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Homedomains are the second most common sequence-specific transcription factor in the genomes of higher eukaryotes. The simple DNA-binding architecture of the homeodomain, which consists of approximately 60 amino acids, facilitates the comparison of multiple factors with different specificity. The HD motif folds into a stable 3-helix bundle and recognizes 5 to 7 basepairs of DNA by positioning a single helix in the major groove and a flexible N-terminal arm over the minor groove (Figure A). Within this diverse family there is significant variation in the sequence composition of the homeodomain; for example the two major classes of homeodomains, typical and atypical, share on average only about 40% sequence identity and members from these two classes can recognize dramatically different DNA sequences. Nonetheless, the docking of HDs from these two classes with the DNA is nearly identical. This conserved binding geometry, most likely facilitated by common sets of contacts to the phosphodiester backbone, allows differences in amino acid sequence and DNA-binding specificity for various HDs to be interpreted within a common recognition framework. Most of the positions on this scaffold that are involved in sequence discrimination have been defined by structural, biochemical and mutagenic studies. Residues at positions 2, 3, 5, 6, 7 & 8 on the N-terminal arm and at positions 47, 50, 51, 54 & 55 on the recognition helix have been implicated as specificity determinants based on these studies (Figures B & C).

We have used the bacterial one-hybrid system to perform a comprehensive analysis of DNA-binding specificities for all 84 independent homeodomains in the genome of D. melanogaster in close collaboration with Mike Brodsky's laboratory. The homeodomain dataset represents the first complete description of DNA-binding specificities for any large family of TFs in any organism. In collaboration with Gary Stormo's laboratory, we have used this dataset to decipher new specificity determinants for this family of TFs that allows the semi-rational engineering of DNA-binding specficity. The homeodomain dataset has also allowed us to construct predictive models of DNA-bindign specificity for the homeodomain family, which has been elaborated into a web-based tool.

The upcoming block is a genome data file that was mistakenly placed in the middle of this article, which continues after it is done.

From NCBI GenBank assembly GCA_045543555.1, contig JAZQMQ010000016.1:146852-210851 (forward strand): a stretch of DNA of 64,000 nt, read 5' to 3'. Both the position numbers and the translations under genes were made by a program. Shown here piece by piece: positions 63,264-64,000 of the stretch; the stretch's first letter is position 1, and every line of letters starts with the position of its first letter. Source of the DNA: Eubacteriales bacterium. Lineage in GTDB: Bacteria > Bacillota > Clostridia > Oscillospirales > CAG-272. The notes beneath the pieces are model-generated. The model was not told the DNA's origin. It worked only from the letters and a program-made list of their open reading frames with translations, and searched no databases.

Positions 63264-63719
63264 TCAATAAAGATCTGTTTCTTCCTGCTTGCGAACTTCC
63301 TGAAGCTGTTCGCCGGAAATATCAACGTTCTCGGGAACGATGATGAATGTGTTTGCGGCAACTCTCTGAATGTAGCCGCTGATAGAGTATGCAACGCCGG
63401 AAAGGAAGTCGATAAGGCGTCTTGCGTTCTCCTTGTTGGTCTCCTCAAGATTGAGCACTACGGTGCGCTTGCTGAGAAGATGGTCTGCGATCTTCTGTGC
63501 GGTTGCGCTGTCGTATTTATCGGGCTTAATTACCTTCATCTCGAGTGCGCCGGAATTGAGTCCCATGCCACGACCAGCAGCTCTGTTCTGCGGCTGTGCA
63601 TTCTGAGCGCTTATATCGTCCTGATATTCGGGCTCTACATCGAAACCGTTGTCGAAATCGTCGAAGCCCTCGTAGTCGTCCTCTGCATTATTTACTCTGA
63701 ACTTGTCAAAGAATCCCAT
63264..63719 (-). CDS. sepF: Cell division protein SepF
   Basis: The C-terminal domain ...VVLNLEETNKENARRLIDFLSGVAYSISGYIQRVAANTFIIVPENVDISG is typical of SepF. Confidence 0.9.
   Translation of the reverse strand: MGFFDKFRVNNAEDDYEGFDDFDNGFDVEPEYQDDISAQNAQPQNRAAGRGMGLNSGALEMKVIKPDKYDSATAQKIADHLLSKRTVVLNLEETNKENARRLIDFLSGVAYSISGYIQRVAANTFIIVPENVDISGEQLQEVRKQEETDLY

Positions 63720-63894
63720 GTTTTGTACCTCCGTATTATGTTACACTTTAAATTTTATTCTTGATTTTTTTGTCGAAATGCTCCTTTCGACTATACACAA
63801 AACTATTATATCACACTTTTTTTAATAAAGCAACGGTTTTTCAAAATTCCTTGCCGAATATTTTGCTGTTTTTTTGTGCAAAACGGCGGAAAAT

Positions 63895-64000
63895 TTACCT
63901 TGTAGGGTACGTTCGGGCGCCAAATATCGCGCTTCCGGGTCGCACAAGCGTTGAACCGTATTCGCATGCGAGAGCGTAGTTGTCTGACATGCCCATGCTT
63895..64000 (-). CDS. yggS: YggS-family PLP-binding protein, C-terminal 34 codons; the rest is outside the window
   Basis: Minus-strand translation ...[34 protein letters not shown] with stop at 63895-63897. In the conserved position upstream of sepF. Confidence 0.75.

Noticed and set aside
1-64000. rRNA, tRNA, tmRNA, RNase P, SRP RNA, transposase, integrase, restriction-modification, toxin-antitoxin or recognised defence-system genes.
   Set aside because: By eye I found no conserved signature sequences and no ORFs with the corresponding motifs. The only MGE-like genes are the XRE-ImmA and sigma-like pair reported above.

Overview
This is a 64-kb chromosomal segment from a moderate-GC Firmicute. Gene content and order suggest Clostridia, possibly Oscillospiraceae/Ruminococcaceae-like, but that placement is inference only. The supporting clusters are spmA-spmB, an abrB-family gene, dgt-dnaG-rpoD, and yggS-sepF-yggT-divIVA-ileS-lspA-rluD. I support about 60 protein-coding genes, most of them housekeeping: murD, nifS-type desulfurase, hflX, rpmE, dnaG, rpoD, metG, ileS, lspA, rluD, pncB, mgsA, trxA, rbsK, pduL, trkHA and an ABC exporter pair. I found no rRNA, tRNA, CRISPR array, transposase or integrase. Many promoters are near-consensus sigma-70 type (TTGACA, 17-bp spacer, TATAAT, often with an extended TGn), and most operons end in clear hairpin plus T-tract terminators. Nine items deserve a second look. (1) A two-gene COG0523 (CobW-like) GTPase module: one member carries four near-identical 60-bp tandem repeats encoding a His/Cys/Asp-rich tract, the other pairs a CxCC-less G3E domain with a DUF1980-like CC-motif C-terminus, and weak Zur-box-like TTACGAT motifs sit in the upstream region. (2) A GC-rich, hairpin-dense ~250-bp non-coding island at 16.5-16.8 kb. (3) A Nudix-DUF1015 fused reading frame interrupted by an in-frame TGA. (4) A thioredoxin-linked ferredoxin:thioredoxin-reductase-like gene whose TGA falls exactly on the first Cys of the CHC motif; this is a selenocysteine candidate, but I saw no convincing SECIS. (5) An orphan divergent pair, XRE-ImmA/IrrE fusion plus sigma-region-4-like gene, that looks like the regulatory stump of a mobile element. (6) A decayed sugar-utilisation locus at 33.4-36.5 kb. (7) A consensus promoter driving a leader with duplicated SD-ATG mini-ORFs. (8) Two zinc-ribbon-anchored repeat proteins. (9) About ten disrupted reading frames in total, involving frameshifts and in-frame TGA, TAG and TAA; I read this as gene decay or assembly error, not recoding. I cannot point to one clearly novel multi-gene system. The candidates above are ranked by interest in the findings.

Homeodomain       Homeodomain       Homeodomain

Legend for figures: DNA recognition by the homeodomain family. A) The interaction of Msx-1 (PDB ID: 1IG7) with its binding site is representative of homeodomain-DNA interactions. The homeodomain makes sequence-specific interactions with the DNA in both the major and minor groove. The N-terminal arm (orange) wraps around the 5' end of the DNA recognition sequence (magenta) while additional contacts are achieved in the major groove by the docking of a recognition helix (yellow) in the major groove nearly perpendicular to the DNA axis. Residues involved in base-specific interactions are shown (red). B) Close-up view of the DNA contacts observed in the Msx-1 structure, where residues at position 2 and 5 interact with bases in the minor groove and residues at positions 47, 50, 51 and 54 are positioned to make contacts in the major groove. C) Schematic overview of the key recognition contacts believed to be critical for DNA-sequence specificity in typical homeodomains. Positions on the N-terminal arm can influence the specificity at the first two positions of the binding site (shown as a sequence logo representation), where positions on the recognition helix affect specificity at the 3' end of the binding site.